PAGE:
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Please write on one side of the planet

Did intelligent life come from Mars? Scientists have been looking at the microbes and bacteria buried in rocks that have landed on the surface of our planet from elsewhere. The evidence has been analysed, and the finest scientific minds have now confirmed that life on this planet is extra-terrestrial and finely ordered.

There is conclusive proof that intelligent life did indeed come to Earth from Mars. Those that passed to grammar schools came from Mars, those that failed the 11-plus and went to secondary moderns were from Jupiter. What is more, stupid life also originated extra-terrestrially. Amazing but true. The microbes that got put on quangos, as political trusties and place men, are actually from Neptune.

One day a sliver of protozoa, a blob of algae or whatever, swooshed down from space and landed somewhere in the Home Counties. Splat! Another day, a few aeons later, John Major was standing there eagerly inviting it to be head of some useless bureaucratic educational quango. Next time you walk on Bognor beach, don't tread too heavily on any green squidgy bits. You might be squelching the prospects of a key political quisling in the year 5 billion AD.

From time to time journalists, writing an in-depth piece (150 words) on the selection of Martians back in the old days, ring me up to ask me what the 11-plus was like in its heyday. Can I remember any of the questions? Indeed I can. I spent enough time practising them. At that time the identification of Martians was a simple business. There was "mechanical" and "mental" arithmetic, English, and "aptitude".

I always loved the "mechanical" arithmetic part of the 11-plus. It was a surreal world of men digging holes and people filling up several baths, for no apparent reason. "If it takes 10 minutes to fill a bath with the plug in, and five minutes to empty it with the plug out, then how long would it take to fill five baths and empty them, one after another?" On Mars, they were always doing this kind of thing. Indeed, since it had absolutely no point, it was regarded as the supreme existentialist act, so we Martians had a real advantage. Try it on Jupiter and all that water would probably have just turned to liquid hydrogen and oxygen, so the poor old Jupitans were clueless.

A few private schools that tried to get Jupitans through the 11-plus in return for large fees used to spend weeks with real baths, filling and emptying them, only to find that on the day the exam paper was all about men digging holes, so it didn't work.

Even today, I am red-hot at answering questions such as: "If it takes seven education ministers 17 years to cock up most of the education system, how long will it take one prime minister to screw up all of it?" What in those days passed for "English" was also very jolly. Candidates had to complete a series of well-known phrases and sayings, such as "As old as the . . ." We Martians would fill in the correct answer, "hills", while all the Jupitans would give away their origins by writing "rings round my planet".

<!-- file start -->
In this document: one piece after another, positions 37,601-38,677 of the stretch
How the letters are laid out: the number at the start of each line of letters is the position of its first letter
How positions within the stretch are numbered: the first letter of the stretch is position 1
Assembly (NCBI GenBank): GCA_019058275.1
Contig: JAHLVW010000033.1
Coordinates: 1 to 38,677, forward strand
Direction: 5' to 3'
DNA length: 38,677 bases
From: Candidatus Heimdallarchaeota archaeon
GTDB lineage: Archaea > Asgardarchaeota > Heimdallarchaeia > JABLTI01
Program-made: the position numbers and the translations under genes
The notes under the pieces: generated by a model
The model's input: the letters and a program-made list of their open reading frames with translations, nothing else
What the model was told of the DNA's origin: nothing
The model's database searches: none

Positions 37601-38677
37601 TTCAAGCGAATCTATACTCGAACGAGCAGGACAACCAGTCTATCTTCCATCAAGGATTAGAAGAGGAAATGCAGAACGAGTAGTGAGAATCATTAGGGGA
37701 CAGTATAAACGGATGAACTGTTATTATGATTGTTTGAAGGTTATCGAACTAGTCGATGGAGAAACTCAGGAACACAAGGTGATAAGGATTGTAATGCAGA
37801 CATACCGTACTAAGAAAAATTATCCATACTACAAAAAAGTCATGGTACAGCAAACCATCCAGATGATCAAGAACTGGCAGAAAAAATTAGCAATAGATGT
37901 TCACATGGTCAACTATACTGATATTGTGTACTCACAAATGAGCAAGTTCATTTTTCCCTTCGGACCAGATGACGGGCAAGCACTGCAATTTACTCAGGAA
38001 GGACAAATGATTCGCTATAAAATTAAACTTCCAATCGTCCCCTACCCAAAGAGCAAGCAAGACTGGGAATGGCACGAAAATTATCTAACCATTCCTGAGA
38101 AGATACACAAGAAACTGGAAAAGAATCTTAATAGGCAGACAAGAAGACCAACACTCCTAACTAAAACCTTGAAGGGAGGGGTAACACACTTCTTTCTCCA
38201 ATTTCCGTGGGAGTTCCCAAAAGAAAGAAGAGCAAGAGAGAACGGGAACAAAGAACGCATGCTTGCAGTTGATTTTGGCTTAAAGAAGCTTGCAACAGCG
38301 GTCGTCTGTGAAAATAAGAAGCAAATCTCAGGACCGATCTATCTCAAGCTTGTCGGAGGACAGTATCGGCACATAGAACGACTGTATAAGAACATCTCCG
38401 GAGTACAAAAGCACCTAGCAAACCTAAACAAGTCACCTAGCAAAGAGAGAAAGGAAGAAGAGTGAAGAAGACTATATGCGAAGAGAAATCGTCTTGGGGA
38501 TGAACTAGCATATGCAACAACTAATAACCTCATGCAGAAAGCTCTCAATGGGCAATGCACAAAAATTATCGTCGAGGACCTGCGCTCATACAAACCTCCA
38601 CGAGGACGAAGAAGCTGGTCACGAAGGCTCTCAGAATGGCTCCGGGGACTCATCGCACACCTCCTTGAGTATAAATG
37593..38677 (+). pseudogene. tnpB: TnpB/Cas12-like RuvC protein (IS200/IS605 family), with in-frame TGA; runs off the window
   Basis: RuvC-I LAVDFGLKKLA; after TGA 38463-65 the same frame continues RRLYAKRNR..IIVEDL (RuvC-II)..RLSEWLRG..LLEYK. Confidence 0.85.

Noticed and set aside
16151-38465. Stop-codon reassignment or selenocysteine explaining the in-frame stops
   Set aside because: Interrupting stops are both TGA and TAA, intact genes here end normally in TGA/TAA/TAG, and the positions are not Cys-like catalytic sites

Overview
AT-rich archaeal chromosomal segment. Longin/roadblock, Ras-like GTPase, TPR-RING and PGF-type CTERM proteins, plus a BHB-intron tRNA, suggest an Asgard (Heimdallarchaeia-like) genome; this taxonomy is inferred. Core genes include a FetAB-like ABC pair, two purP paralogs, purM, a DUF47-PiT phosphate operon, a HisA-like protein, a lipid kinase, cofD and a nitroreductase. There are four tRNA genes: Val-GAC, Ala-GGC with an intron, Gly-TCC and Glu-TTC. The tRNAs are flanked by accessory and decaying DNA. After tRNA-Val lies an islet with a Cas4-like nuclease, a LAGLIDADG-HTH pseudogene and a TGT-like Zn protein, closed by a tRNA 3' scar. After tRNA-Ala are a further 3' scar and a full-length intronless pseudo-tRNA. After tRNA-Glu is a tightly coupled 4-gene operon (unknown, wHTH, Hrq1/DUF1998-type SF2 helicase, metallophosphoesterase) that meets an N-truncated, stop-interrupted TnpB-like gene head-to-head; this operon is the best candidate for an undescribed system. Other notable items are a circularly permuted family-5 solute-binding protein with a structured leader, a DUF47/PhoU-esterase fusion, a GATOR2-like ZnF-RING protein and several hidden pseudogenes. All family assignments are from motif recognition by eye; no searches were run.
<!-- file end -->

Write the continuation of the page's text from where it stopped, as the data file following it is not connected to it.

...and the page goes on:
Once at our new school, we tried to flash the credentials that had got us there. "It's a long lane that has no turning, but then, the knowledge that every cloud has a silver lining is as old as the hills" we would opine in fluent Martian, only to get our essays back with the word "cliche" scrawled ungratefully in the margin at regular intervals.

"What's a cliche?" a fellow bewildered Martian, guilty of the same crime, hissed quietly to me early in our secondary career. I had a quick under-the-desk look in my new dictionary. "A trite phrase or saying," I whispered back, trying to sound as if I knew what I was talking about. "What's 'trite' mean?", he asked. Another clandestine look at my little pocket dictionary. "Hackneyed". Pause as fellow Martian becomes more desperate. "What's 'hackneyed' mean?" Another furtive rustling of pages. "Something to do with taxis," I whispered. After that, we Martians avoided the language of taxis.

I also loved the "aptitude" tests. These were, in the main, verbal reasoning tests, with the odd figural item thrown in, just to confuse the Jupitans even further. "'Apple' is to 'fruit' as 'carrot' is to . . .?" It was a gift. "Vegetables!" we Martians would scream, barely able to contain ourselves, only to get a thick ear from some hugely muscled, early matured Jupitan who thought we were talking about him and his pals.

Every year, after the 11-plus results came out, there was what became known as the "annual miracle". In every secondary school in the country, there were exactly enough places for the Martians and Jupitans in the area. This was amazing, because in some towns there were 15 per cent Martians and in others there were 30 per cent. It made no difference. The number of places for Martians was always spot-on.

Parents of Jupitans and the young Jupitans themselves were often heartbroken and demoralised to find they were from Jupiter and not from Mars, especially when their elder sister or brother was discovered to be a Martian, but that's genetics for you. Still, it was a wonderfully successful system.

About 20 per cent of the population was supposed to be Martian, including John Major. But back in the good old days, only about half of them went to university. Now, we are often told, comprehensive schools have ruined it all by putting Martians and Jupitans together.Yet today nearly half the children in school get five high-grade GCSEs and about a third of the population goes to university.

As a result of comprehensive education, a fair number of Martians and rather a lot of Jupitans are "getting ideas beyond their station", as they say in taxis.

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